What is Entry/Exit Load ?


A Load is a charge, which the mutual fund may collect on entry and/or exit from a fund. A load is levied to cover the up-front cost incurred by the mutual fund for selling the fund. It also covers one time processing costs. Funds usually charge an entry load ranging between 1.00% and 2.00%. Exit loads vary between 0.25% and 2.00%.

What is an ETF ?
Exchange-traded fund represents a basket of stocks that reflect an index such as the Nifty . An ETF, however, isn't a mutual fund; it trades just like any other company on a stock exchange.

CORPORATE ACTIONS

What are Corporate Actions ?


Corporate actions tend to have a bearing on the price of a security When a company announces a corporate action, it is initiating

a process that will bring actual change to its securities


The change is either in terms of number of shares increasing in

the hands of the shareholders or a change to the face value of the security
Some examples are dividends, stock splits, rights issues, bonus issues etc.

What is meant by Dividend declared by companies?


Returns received by investors in equities come in two forms
 Growth in value ( market price )  Dividends

Dividend is distribution of part of a company's earnings to

shareholders, usually twice a year in the form of a final dividend and an interim dividend.

What is meant by Dividend yield ?


Dividend yield gives the relationship between the current price

of a stock and the dividend paid by its issuing company during the last 12 months.
It is calculated by aggregating past year's dividend and dividing

it by the current stock price.

What is a Stock Split ?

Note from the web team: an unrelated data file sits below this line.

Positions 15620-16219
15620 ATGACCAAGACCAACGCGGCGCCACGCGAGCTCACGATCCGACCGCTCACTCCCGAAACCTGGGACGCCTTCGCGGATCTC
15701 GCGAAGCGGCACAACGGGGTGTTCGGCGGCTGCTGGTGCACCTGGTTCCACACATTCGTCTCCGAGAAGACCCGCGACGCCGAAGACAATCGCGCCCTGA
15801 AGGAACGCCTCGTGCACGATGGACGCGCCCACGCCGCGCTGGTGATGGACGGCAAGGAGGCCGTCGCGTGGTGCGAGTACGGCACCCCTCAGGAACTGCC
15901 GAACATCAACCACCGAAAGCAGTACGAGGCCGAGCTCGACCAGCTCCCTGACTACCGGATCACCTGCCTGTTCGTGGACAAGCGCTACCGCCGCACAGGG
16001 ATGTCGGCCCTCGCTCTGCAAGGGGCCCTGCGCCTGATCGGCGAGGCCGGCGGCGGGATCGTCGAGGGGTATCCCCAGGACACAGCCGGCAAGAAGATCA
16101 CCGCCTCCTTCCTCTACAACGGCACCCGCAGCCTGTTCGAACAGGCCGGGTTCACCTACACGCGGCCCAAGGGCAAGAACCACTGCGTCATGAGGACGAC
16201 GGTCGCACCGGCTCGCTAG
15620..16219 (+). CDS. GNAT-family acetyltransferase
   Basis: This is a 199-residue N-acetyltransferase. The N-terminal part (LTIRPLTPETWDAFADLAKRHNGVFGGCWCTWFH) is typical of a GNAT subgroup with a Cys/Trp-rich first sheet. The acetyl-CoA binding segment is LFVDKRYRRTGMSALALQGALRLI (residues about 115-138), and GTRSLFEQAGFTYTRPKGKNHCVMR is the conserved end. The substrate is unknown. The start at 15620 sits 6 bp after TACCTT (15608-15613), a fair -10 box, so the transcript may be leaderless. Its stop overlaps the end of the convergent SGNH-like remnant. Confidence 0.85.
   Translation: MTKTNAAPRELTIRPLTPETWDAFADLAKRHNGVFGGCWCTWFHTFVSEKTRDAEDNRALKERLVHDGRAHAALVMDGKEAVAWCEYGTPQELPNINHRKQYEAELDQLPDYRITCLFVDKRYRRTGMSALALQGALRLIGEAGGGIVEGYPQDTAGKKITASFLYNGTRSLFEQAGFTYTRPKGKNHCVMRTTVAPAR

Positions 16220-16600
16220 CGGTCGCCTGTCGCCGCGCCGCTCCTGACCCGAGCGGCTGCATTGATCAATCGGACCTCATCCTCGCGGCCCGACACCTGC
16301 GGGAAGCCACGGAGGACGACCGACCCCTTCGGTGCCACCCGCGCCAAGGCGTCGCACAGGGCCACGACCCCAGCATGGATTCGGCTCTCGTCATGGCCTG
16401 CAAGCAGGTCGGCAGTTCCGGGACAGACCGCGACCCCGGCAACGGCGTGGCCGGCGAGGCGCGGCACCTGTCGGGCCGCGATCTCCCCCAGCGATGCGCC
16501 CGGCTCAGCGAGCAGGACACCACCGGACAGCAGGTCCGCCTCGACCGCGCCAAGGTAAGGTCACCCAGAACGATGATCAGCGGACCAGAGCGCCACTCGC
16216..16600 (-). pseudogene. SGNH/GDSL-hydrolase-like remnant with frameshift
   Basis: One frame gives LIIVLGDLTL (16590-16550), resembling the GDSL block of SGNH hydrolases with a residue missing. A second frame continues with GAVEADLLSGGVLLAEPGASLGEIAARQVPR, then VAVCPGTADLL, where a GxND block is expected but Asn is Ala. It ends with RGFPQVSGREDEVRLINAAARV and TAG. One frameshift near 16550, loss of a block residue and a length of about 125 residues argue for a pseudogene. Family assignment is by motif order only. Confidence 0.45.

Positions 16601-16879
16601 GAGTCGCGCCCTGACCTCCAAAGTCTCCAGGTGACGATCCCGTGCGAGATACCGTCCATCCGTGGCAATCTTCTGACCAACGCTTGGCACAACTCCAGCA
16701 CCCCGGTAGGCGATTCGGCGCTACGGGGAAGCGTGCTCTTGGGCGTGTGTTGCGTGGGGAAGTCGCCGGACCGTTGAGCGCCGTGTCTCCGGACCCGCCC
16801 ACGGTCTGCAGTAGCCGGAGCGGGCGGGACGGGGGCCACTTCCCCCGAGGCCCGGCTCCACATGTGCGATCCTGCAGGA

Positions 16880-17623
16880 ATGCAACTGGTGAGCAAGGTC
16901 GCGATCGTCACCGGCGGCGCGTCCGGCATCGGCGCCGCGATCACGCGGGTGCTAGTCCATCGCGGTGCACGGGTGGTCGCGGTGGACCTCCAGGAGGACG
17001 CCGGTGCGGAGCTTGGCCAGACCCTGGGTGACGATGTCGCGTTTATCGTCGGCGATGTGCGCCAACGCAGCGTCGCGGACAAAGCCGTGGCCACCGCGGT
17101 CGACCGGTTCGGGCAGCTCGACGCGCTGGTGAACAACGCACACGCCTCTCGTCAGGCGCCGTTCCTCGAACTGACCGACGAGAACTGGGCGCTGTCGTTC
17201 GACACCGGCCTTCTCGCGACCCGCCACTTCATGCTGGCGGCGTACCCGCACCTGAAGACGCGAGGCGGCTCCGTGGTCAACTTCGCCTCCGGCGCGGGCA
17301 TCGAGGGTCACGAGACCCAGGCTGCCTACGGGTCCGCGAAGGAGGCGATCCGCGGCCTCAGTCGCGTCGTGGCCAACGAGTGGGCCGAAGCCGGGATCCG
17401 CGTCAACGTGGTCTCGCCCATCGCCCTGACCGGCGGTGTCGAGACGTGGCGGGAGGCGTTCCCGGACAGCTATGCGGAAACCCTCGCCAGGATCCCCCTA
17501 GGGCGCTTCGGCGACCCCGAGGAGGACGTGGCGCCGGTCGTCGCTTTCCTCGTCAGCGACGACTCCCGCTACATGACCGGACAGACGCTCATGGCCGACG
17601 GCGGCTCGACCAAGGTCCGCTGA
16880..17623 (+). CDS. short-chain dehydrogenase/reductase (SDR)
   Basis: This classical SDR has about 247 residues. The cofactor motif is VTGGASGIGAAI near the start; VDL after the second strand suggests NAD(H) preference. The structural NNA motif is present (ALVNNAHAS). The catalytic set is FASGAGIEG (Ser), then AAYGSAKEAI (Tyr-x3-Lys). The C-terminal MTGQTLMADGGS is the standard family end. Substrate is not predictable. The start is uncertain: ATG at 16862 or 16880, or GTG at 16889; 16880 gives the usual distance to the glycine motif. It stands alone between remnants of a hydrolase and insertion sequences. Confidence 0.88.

Corporate action which splits the existing shares of a particular

face value into smaller denominations so that the number of shares increase
The market capitalization or the value of shares held by the investors post split remains the same as that before the split.

Why do companies announce Stock Split ?


Splitting the stock brings the share price down to a more "attractive" level. Splitting a stock may lead to increase in the stock's liquidity,

since more investors are able to afford the share.

What is Buyback of Shares ?


Method for company to invest in itself by buying shares from other investors in the market. Buybacks reduce the number of shares outstanding in the market. Buy back is done by the company with the purpose to improve

the liquidity in its shares and enhance the shareholders wealth. Under the SEBI (Buy Back of Securities) Regulation,1998, a company is permitted to buy back its share from:
 Existing shareholders on a proportionate basis through the offer document.  Open market through stock exchanges using book building process  Shareholders holding odd lot shares.

What is a Clearing Corporation ?